The unbundling continues

I was on The Chris Pirillo Show show last week talking about unbundled media, and the show is now available in mp3 or Windows Media for download.

Where networks, newspapers and magazines once defined our relationship with our media, we now control the experience to some extent. Terry explains how these new opportunities are changing the face of mainstream media and how it presents new opportunities for independent media producers.
Meanwhile, the unbundling continues. Cory Bergman at Lost Remote writes that both NBC and CBS reached deals yesterday to sell individual downloads of fresh programming.
First, NBC has teamed with DirecTV to sell shows like Law & Order SVU for 99 cents a pop within hours after they aired — and without commercials. Second, CBS has finalized an agreement with Comcast to offer four of its shows — CSI, NCIS, Survivor and The Amazing Race — on video on demand for 99 cents each. The CBS shows will be available by midnight after airing, and subscribers can watch them for up to 24 hours after download. “This is an incredibly exciting evolution for CBS and network television — video on demand is the next frontier for our industry,” said CBS Chairman Leslie Moonves. While discussions have been going on for quite some time, I can only wonder if the Apple-ABC deal helped push them along. Today’s announcements — in conjunction with ABC’s iTunes deal — mark a major development in network television’s transition to an unbundled universe.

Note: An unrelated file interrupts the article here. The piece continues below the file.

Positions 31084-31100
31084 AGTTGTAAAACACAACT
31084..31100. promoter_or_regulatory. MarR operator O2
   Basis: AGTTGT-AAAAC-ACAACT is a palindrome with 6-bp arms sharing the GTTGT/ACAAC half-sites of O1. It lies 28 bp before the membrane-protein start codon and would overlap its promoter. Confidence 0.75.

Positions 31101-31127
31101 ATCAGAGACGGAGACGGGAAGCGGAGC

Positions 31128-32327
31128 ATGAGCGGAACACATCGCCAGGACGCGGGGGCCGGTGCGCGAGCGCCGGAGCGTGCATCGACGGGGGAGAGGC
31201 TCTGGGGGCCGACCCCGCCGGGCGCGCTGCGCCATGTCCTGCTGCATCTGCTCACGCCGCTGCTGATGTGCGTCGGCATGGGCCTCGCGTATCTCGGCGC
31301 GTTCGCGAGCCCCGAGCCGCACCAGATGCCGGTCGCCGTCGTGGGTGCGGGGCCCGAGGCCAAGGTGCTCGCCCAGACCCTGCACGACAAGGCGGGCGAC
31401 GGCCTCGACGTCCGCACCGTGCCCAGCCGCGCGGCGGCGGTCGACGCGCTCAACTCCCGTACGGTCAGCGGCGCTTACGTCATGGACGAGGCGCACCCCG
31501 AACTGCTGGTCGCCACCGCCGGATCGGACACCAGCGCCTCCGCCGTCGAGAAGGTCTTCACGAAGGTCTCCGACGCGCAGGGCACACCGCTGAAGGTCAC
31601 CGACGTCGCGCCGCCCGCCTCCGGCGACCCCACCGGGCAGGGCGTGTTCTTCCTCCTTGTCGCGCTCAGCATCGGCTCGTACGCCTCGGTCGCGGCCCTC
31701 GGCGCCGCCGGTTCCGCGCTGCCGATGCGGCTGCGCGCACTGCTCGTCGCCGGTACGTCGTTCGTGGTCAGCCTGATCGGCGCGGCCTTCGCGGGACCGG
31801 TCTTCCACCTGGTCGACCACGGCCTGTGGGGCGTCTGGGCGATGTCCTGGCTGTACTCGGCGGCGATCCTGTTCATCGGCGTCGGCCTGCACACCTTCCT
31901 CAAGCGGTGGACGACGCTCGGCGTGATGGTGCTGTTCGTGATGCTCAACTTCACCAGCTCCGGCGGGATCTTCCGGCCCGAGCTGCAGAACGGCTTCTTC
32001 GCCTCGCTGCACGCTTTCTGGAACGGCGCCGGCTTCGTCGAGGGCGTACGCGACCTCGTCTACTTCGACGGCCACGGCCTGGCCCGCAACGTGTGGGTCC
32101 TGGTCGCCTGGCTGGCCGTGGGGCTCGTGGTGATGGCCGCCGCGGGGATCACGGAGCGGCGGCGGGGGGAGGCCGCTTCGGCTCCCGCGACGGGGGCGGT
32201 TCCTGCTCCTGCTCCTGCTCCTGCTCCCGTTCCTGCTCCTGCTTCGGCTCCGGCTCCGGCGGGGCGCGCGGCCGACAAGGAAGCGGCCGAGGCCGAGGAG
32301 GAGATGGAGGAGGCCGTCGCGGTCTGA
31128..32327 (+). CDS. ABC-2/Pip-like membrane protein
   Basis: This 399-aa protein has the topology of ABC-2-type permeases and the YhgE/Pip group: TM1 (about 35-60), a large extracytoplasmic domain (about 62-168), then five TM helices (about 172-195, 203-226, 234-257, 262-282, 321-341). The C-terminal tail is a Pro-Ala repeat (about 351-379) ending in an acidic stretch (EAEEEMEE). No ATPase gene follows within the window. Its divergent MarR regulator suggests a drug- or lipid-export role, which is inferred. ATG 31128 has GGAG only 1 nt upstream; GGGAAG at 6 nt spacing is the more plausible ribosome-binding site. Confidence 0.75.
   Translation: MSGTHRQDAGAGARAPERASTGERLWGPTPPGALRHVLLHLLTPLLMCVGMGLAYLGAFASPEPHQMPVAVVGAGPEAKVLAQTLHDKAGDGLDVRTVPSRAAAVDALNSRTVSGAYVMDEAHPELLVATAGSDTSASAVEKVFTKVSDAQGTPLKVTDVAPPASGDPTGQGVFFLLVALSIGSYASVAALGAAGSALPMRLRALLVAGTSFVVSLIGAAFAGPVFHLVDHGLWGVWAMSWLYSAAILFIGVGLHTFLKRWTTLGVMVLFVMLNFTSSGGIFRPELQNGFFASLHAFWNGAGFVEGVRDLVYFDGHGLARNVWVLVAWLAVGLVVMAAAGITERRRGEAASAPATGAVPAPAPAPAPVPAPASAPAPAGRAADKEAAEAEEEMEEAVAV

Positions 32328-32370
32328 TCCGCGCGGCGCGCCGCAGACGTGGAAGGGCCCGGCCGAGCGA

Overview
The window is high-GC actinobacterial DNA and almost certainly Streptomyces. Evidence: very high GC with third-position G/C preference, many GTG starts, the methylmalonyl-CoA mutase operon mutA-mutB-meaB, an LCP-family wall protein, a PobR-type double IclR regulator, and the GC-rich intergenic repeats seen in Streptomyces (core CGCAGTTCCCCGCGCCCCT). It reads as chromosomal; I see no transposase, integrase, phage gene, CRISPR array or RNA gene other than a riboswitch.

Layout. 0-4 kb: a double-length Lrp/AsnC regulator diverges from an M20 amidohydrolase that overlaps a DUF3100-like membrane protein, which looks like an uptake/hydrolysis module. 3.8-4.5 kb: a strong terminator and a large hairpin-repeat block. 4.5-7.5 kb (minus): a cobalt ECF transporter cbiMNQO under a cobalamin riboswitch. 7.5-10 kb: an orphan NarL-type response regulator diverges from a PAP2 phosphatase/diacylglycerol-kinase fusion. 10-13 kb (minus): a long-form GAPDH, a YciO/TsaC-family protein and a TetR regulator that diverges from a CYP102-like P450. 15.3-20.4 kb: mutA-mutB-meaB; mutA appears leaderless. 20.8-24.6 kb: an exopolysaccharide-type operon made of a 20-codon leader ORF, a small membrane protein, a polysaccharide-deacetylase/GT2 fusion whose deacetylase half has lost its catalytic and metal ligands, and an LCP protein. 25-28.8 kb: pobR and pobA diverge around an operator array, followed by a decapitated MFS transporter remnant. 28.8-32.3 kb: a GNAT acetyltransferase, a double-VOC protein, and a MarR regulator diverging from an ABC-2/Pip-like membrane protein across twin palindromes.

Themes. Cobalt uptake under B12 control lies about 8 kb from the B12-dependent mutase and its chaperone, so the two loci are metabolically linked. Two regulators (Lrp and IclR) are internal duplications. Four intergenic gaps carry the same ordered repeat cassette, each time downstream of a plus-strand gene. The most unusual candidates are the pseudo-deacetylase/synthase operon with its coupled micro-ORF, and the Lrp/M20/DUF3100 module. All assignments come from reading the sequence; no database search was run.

Once again, this poses significant challenges to local affiliates, one that ought to be making every one of them think about creating programs outside the news umbrella. Without network compensation — and with the networks now selling their hit shows directly to the public — the whole network-affiliate relationship is in jeopardy.

Welcome to the unbundled media world.


  1. Terry,

    I listened to the podcast on the plane ride out to the Portable Media and Podcast Expo. Excellent, excellent thoughts. You are dead on.


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